Desert = dry. It doesn’t rain much, but that’s what aqueducts are for. That’s all. They can have lots of plants, and there are big agricultural regions, e.g. Beqaa Valley. Are you just asking for greener ME movies? I’m out of ideas.
One reason why the movies use deserts is because it essentially saves time. The viewer sees it and thinks “Middle East!” without having to explain it. If it is against their desert schema, they may doubt it (I bet this is Southern California!) and also not have that instant “Aha!” moment.
The Middle East is a very large place. There are fertile areas and there are deserts, with the deserts being much larger. The fertile areas tend to run along rivers. The classic Biblical places tend all to be away from the major river valleys. Even Egypt is almost all desert except for the Nile flood areas.
Your question is like asking why westerns don’t take place in wheat fields and forests since most of the U.S. is mostly wheat fields and forests. It’s because westerns are set in the west, not in the rest of the country.
It is probably not true that the major Biblical areas were more fertile 2000 years ago than they are today. Today is not a good comparison at all, because the Israelis have spent the years since 1948 performing massive feats of irrigation.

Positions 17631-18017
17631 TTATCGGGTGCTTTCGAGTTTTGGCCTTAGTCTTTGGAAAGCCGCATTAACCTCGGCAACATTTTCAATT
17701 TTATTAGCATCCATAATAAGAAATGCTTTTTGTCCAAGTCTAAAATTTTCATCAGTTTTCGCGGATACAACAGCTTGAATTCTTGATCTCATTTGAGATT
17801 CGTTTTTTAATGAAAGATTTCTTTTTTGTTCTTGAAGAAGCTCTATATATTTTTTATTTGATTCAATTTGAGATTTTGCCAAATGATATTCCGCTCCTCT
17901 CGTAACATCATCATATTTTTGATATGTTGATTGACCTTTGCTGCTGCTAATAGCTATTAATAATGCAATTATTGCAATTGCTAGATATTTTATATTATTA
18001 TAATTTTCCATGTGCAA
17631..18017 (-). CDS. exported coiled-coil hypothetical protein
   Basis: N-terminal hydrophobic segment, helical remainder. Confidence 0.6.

Overfarming is probably not a major contributor at all in these particular areas. In the first place, farming in Biblical times would be unlike what we think of today in our Midwest or even in the truck farming areas of the northeast. They would be small plots and some general grazing areas. Those can hurt the soil in an area without replenishment - that’s why the Nile floods have been so huge historically - but they’re unlikely to turn areas into deserts. Northern Africa, by which I assume you mean the Sahara, turned from fertile to desert because of purely climatic change and did so long before massive farming could do it in. From Wikipedia:
Israel doesn’t lend itself to oases in the classic Saharan sense, but the fertileness of the lands wherever water is present cuts off quickly. Searching for “the land of milk and honey” brings up this fertile glade, which abruptly turns into rocky hills.
And remember that the Biblical area was two kingdoms, Israel in the north and Judah in the south. Most of the Biblical action takes place in Judah, noticably hotter and drier than the north. It was Israel that was the land of milk and honey, with some green valleys but again scrub hills. I know its counterintuitive that Israel isn’t the ancient home of the Biblical Jews, but the term Jews comes from the land of Judah.
I hate to say this, because movies lie about history with every frame of every movie, but setting Biblical movies in lands that aren’t very green is about as accurate as it gets.
The destruction of irrigation system in Iraq and Iran by the Mongols also brought forth a lot of desertification, turning lots of areas from farmlands to desert. Many of these irrigation systems were the products of millenia of work, some dating back to the dawn of civilisation.